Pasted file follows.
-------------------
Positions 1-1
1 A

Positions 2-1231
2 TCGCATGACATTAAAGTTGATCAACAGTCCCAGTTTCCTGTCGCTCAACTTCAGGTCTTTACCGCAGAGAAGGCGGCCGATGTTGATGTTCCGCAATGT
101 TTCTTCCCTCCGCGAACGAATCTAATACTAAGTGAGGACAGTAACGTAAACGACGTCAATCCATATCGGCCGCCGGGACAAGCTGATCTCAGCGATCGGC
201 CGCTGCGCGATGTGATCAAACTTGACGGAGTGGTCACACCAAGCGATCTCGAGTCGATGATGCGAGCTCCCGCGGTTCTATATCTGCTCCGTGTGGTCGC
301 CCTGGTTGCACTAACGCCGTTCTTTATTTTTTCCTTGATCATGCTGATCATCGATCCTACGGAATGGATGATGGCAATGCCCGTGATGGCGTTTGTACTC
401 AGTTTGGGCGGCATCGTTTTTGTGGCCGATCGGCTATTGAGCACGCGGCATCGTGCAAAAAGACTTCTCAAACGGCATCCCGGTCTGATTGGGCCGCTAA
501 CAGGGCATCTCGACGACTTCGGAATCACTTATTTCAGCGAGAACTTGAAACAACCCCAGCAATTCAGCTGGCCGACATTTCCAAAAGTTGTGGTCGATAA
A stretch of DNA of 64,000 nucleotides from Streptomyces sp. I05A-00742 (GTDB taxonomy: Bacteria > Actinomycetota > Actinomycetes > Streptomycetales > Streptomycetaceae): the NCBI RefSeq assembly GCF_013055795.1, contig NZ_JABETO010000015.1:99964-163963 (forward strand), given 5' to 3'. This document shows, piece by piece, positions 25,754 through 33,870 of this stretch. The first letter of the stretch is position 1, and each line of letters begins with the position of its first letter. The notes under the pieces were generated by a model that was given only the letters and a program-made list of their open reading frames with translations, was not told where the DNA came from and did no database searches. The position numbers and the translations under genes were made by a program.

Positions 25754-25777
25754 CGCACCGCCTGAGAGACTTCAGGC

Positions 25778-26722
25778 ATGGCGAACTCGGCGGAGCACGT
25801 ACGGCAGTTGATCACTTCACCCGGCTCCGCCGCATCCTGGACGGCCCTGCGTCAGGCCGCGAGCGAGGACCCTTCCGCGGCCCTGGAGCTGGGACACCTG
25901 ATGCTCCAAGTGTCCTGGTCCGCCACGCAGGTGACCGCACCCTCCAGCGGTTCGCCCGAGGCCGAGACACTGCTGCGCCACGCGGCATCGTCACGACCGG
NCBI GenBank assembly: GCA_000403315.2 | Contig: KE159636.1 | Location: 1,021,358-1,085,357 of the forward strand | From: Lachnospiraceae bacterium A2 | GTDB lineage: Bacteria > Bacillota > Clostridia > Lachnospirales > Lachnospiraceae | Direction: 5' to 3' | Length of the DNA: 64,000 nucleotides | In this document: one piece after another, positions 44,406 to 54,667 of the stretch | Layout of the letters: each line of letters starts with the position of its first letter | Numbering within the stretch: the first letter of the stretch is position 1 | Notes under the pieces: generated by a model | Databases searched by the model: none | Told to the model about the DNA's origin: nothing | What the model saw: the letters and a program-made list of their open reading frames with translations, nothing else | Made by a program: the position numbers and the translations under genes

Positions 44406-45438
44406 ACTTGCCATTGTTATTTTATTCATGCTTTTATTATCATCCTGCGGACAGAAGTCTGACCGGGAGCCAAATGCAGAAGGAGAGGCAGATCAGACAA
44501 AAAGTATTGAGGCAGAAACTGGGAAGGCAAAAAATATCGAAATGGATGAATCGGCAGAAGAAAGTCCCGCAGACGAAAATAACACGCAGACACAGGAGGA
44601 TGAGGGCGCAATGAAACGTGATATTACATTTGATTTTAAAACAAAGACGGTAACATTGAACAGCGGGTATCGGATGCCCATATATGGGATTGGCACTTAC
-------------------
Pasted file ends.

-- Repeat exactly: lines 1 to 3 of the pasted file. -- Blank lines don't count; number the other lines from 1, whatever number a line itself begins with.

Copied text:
Positions 1-1
1 A

Positions 2-1231